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Kingdom Come

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    “… a composer with his own voice. The amalgam of influences on that voice includes Sibelius, Indonesian music, Eastern European folk song, electronics, and most recently, American hymns. The resulting music seamlessly and gracefully combines all these sources into a generally reflective and increasingly elegiac music that is often extremely moving. His recent Kingdom Come, for orchestra and tape, combines many of these sources into a remarkably beautiful work.” –-Steve Reich

    Combining interests in electronic music and Asian performing traditions, American composer Ingram Marshall has developed one of the most distinctive and singular voices in contemporary music. Since the late 1970s, Marshall has applied his interests to developing a body of work that blends elements of speech and music with electronics and natural acoustics. Los Angeles Times critic Mark Swed calls Marshall’s writing “remarkable music … It exemplifies our contemporary experience of music."

    The focal work on this new recording is Kingdom Come–-Marshall’s impassioned reflection on the Bosnian conflict–-which makes use of vocal sounds and bells recorded in a Croation Catholic church and a Serbian Orthodox church in Dubrovnik. There is a Bosnian element in the music as well, exemplified by an old recording of a Bosnian Muslim “gusle” epic singer. The piece was originally commissioned and premiered by the American Composers Orchestra in 1997, and the ensemble is featured on this recording under the direction of Paul Lustig Dunkel. The work is dedicated to Marshall’s brother-in-law, who was killed by a mine while working as a journalist in Bosnia in 1994.

    Hymnodic Delays features Marshall’s graceful electronic manipulation of traditional hymn tunes for vocal quartet. Through his previous work with Paul Hillier, lead baritone and director of Theater of Voices, Marshall knew that his idea of using electronic processing devices to extend, alter and otherwise “effect” the voice would be a welcomed experiment. Subsequently, the piece was written for four singers, all being delayed and echoed. The first three movements rework psalmodic settings from the end of the 18th century, and the last (anonymous) setting is from the Bay Psalm Book, Ninth Edition, of 1698. In Marshall’s words, these reworkings are “simply elaborations that seek to pay homage to the straightforward, honest and often poignantly expressive music of this era.”

    Fog Tropes II, commissioned and premiered by the Kronos Quartet in London in 1994, is an updated version of Fog Tropes, one of the composer’s best-known works. Although it shares a common background with the original work for brass sextet and tape, Fog Tropes II differs in that the pre-recorded sounds and live sounds are of contrasting natures.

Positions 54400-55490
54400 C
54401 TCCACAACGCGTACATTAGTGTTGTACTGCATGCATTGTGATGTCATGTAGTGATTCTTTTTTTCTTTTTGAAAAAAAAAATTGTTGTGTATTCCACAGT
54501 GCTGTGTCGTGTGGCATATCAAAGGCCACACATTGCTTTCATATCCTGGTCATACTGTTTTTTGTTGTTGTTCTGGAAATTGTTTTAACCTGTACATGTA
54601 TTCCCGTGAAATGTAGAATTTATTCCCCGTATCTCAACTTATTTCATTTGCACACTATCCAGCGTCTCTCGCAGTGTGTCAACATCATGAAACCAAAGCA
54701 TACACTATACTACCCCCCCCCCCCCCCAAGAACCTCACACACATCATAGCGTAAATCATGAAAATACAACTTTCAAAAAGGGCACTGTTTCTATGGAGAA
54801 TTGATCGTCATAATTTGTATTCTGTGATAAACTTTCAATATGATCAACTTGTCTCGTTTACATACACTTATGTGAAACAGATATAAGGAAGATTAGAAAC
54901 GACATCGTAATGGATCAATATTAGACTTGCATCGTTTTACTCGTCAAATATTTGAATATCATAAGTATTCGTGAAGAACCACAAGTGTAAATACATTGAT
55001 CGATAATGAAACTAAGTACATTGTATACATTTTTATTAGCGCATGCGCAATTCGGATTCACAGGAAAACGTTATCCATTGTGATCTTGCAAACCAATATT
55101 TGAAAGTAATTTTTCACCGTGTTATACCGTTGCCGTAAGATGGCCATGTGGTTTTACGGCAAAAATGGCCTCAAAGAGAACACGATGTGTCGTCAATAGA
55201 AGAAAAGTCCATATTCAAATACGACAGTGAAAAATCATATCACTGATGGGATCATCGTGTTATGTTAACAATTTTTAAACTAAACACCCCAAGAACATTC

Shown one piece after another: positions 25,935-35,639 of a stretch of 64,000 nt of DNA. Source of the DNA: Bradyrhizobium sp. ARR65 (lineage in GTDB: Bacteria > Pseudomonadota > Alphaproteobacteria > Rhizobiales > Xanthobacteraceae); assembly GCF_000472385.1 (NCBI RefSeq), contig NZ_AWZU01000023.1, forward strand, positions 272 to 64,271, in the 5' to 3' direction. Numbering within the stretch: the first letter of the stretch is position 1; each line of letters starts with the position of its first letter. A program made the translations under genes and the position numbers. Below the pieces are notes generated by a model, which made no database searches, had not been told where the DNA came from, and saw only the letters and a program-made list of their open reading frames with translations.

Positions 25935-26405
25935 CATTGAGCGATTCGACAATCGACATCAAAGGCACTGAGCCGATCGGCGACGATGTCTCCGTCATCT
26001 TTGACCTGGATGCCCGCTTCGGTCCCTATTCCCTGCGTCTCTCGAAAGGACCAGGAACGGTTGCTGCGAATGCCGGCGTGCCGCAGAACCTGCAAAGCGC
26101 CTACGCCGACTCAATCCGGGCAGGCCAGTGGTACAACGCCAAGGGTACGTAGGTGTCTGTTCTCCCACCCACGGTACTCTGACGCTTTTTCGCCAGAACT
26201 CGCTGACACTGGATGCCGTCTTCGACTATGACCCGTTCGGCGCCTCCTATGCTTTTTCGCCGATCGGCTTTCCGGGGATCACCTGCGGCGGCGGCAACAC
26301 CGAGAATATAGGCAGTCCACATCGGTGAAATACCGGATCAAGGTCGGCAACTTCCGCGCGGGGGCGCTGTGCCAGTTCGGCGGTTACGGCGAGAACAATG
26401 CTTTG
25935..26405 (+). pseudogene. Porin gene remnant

Kingdom Come is Ingram Marshall’s second recording for Nonesuch. His debut release for the label, Three Penitential Visions / Hidden Voices, was issued in 1990.

    Credits

    MUSICIANS
    American Composers Orchestra, Paul Lustig Dunkel, conductor (1)
    Theatre of Voices (2-5): Paul Hillier, director; Ellen Hargis, soprano; Steven Rickards, countertenor; Paul Elliott, tenor; Paul Hillier, baritone
    Kronos Quartet (6): David Harrington, violin; John Sherba, violin; Hank Dutt, viola; Joan Jeanrenaud, cello

    PRODUCTION CREDITS
    Kingdom Come
    Produced by Wilhelm Hellweg
    Recorded April 2000 at SUNY Purchase Concert Hall – The Performing Arts Center, Purchase, NY
    Engineer: Mark Donahue
    Assistant Engineer: Blanton Auspaugh
    Hymnodic Delays
    Produced and engineered by Judith Sherman
    Recorded October 2000 at The United Church in Warren Village, Warren VT
    Live Digital Delay Processing: Ingram Marshall
    Assistant Engineer: Steve Blair
    Mixed by John Kilgore at Masque Sound

    Fog Tropes II
    Produced by Judith Sherman
    Recorded August 1996 at Skywalker Sound, CA
    Engineered and mixed by Craig Silvey at Skywalker Sound, CA
    Assistant Recording Engineer: John Klepko
    Assistant Mix Engineer: Bob Levy

    Mastered at Sound/Mirror Inc., Jamaica Plain, MA

    All compositions by Ingram Marshall

    Design by Evan Gaffney
    Cover by Gilles Peress / Magnum

    Executive Producer: Robert Hurwitz

on May 29, 2008 - 7:14pm
Release Date: 
Tuesday, July 17, 2001 (All day)
Cover Art: 
Nonesuch Selection Number: 

79613

Number of Discs in Set: 
1disc
75
415
Tuesday, July 17, 2001 (All day)
0
0
Artist Name: 
Ingram Marshall
genre: 
Album Status: 
UPC/Price: 
UPC: